Koi Tū: The Centre for Informed Futures and Te Manatū Waka Ministry of Transport are working together to see what people think about the question ‘who should pay for what?’ in the future land transport system.
The Pol.is tool allows participants to express their views by responding to short statements about an issue and adding their own statements for others to ‘vote’ on (agree, disagree or pass). In doing so, they are contributing to an evolving conversation that seeks to find common ground and identify differences of opinion. By combining qualitative and quantitative methodologies, Pol.is is well suited to opinion mapping and refining points of consensus. The software’s visual representation aims to ensure that participants can see all voices represented, particularly areas of agreement amongst otherwise disparate groups.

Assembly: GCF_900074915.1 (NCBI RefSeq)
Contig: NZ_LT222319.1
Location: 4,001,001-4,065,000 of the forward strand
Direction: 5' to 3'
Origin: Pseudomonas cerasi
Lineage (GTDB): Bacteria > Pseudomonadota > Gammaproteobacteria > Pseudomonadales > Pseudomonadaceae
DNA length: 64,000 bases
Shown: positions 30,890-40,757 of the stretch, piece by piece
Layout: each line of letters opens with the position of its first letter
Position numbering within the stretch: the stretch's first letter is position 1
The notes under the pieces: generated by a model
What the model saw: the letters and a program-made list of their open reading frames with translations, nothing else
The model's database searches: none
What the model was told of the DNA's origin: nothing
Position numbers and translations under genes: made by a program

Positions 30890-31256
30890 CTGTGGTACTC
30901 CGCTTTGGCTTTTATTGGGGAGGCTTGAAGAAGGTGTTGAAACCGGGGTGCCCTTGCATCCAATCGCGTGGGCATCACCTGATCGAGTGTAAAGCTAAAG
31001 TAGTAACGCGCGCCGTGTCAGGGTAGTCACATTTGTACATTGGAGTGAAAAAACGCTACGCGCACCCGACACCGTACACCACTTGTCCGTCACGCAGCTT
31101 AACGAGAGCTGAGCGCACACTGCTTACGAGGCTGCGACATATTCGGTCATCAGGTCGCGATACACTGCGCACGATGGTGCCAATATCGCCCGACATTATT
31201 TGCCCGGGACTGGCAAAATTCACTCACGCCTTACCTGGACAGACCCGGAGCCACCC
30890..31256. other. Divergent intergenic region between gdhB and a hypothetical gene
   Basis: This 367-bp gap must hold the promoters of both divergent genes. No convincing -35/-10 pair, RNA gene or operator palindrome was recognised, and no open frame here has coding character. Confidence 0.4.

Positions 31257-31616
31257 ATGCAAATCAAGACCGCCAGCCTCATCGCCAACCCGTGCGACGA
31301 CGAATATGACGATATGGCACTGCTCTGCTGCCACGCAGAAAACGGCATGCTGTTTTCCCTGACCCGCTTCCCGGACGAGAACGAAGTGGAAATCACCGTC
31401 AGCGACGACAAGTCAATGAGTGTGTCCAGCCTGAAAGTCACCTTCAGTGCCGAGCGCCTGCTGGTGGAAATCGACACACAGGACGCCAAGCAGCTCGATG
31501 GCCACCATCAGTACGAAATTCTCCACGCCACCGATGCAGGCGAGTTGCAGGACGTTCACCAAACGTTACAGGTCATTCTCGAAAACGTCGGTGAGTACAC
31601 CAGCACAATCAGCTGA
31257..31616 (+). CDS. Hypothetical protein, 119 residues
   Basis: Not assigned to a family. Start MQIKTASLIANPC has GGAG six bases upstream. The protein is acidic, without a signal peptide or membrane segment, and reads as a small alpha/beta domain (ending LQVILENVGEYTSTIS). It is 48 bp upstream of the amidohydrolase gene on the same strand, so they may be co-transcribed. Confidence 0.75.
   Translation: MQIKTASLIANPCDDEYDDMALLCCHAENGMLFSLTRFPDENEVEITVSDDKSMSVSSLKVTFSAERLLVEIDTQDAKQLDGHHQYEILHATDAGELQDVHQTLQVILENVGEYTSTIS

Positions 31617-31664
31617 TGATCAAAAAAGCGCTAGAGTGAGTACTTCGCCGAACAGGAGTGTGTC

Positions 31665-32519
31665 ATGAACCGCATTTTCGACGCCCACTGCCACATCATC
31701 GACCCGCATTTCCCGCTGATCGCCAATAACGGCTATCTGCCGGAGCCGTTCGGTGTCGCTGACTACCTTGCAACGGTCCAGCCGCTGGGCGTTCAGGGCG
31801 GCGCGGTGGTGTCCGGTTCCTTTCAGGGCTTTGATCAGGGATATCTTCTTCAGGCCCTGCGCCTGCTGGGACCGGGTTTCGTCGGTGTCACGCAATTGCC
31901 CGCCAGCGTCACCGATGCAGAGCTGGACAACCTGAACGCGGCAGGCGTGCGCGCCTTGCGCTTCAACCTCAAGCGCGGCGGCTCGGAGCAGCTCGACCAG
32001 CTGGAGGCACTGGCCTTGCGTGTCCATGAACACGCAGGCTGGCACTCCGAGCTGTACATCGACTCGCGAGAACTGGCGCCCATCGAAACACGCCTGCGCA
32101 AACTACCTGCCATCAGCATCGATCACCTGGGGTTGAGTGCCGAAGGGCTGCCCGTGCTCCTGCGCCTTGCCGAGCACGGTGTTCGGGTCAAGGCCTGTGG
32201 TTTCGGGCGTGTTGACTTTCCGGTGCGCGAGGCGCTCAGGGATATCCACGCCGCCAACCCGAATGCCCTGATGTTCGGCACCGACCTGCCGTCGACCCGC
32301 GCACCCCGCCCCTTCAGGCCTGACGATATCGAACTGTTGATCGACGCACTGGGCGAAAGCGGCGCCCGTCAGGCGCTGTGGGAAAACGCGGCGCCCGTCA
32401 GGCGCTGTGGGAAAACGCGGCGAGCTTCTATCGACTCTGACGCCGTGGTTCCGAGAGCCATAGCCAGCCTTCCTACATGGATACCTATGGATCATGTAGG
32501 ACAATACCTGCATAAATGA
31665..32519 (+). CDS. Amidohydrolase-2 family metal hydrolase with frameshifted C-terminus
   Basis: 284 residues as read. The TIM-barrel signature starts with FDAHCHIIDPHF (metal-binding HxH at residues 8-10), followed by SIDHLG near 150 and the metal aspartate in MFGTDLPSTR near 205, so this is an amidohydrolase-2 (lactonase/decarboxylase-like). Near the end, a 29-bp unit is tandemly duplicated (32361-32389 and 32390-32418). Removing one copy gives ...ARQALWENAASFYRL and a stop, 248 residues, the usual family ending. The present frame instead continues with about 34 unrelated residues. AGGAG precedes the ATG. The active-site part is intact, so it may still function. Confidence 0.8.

Stage 2 is a series of deliberative workshops with groups of citizens selected through a civic lottery (sortition) process to reflect the local population. Joining the conversation in person, they learn more about the issues, hear a range of perspectives, and discuss options in an open-minded way. The workshops are taking place in North Auckland, South Auckland, Waikato and Christchurch. You can read more about the workshops here.
The transport system in Aotearoa New Zealand is under pressure to respond to current challenges and to anticipate future needs. Te Mānatu Waka Ministry of Transport is considering how the transport revenue system also needs to change to meet these needs.
These changes could have a significant impact on future generations. To make the right decisions, it is important to understand what people want for the future, and what they think is a fair approach to funding and financing the system in order to achieve those goals. The Ministry is taking an innovative approach to engaging stakeholders and the public on these complex issues.
The workshops are part of Koi Tū’s deliberative democracy research programme, known as Complex Conversations. It’s designed to promote informed public decision-making on complex issues in Aotearoa New Zealand, and help citizens find agreement and consensus.